All sections of the people, including agricultural labourers, traders, workers in the service sector etc., have become victims of the crisis in the agricultural sector. Families of agricultural labourers who have no work and wages are facing starvation. Thousands of people are migrating to neighbouring districts and states in search of livelihood. The welfare schemes for the poor are not being implemented properly.

The plantation sector is also facing a serious crisis. Dozens of big and medium estates are currently under either formal lockout or illegal shutdown. The government is not taking any initiative to intervene or force the management to reopen such estates.

According to the Kerala Tribal Land Distribution Act of 1999, one acre of land must be given to each landless adivasi family, but the state government is showing least interest in fulfilling this responsibility. Wayanad district has the biggest adivasi population in the state and all adivasi organisations are on agitation demanding distribution of land. About 3,000 tribal families are continuing with their agitation by occupying nearly 5,000 acres of government land for the last one and half years under the aegis of Adivasi Kshema Samithi in Wayanad.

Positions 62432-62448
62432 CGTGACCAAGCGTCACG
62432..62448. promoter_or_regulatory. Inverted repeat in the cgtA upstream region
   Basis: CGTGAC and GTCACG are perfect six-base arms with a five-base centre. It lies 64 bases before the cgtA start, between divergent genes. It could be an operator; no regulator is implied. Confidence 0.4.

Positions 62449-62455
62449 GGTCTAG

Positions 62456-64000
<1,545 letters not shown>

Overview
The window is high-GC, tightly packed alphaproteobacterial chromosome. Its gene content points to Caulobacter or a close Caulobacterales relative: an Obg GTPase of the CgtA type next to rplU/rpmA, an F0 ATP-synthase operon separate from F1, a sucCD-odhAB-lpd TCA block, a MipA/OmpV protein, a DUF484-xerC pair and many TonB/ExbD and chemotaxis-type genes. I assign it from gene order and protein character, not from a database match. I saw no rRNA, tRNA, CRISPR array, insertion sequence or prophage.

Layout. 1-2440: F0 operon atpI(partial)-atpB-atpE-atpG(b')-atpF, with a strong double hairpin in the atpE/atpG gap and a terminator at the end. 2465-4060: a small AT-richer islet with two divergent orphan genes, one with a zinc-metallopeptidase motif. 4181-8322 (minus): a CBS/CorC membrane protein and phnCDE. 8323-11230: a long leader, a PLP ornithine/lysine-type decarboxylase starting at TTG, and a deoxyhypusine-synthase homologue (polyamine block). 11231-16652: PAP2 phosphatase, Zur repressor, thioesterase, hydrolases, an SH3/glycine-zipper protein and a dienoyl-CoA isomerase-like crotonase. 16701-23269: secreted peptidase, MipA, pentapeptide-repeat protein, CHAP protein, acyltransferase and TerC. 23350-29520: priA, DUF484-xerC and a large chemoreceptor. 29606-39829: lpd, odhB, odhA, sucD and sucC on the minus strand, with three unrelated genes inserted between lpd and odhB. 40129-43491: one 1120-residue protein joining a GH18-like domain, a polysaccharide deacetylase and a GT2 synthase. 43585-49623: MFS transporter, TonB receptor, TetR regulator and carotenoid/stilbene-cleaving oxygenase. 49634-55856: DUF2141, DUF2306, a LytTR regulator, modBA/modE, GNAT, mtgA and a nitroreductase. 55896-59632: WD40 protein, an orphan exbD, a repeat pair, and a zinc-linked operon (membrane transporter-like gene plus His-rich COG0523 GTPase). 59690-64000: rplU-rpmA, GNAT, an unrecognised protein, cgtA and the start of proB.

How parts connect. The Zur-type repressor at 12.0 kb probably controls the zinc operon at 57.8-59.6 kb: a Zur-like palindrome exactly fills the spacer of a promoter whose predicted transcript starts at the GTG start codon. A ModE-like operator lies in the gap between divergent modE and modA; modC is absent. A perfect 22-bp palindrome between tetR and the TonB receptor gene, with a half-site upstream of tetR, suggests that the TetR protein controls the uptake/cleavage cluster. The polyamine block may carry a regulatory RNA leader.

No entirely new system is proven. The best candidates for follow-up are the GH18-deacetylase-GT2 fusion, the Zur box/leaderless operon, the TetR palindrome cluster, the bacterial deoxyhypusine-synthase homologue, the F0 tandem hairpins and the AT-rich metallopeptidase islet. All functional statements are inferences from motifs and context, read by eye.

Till not very long ago, Wayanad had plenty of water. But today the entire region is facing drought due to unchecked deforestation and large-scale conversion of paddy fields into plantations. In 1982, there were 30,000 hectares of paddy fields in Wayanad. It has shrunk by more than 76 per cent to 7,000 hectares in 1999. The ecosystem and environment of the district, which is famous for its biodiversity, is greatly endangered today. The last few years have seen severe droughts, hitherto unforeseen in the history of Wayanad, with even wild animals dying for want of drinking water. If the government does not give top priority to afforestation and protecting paddy fields, the ecosystem and environment of Wayanad will perish.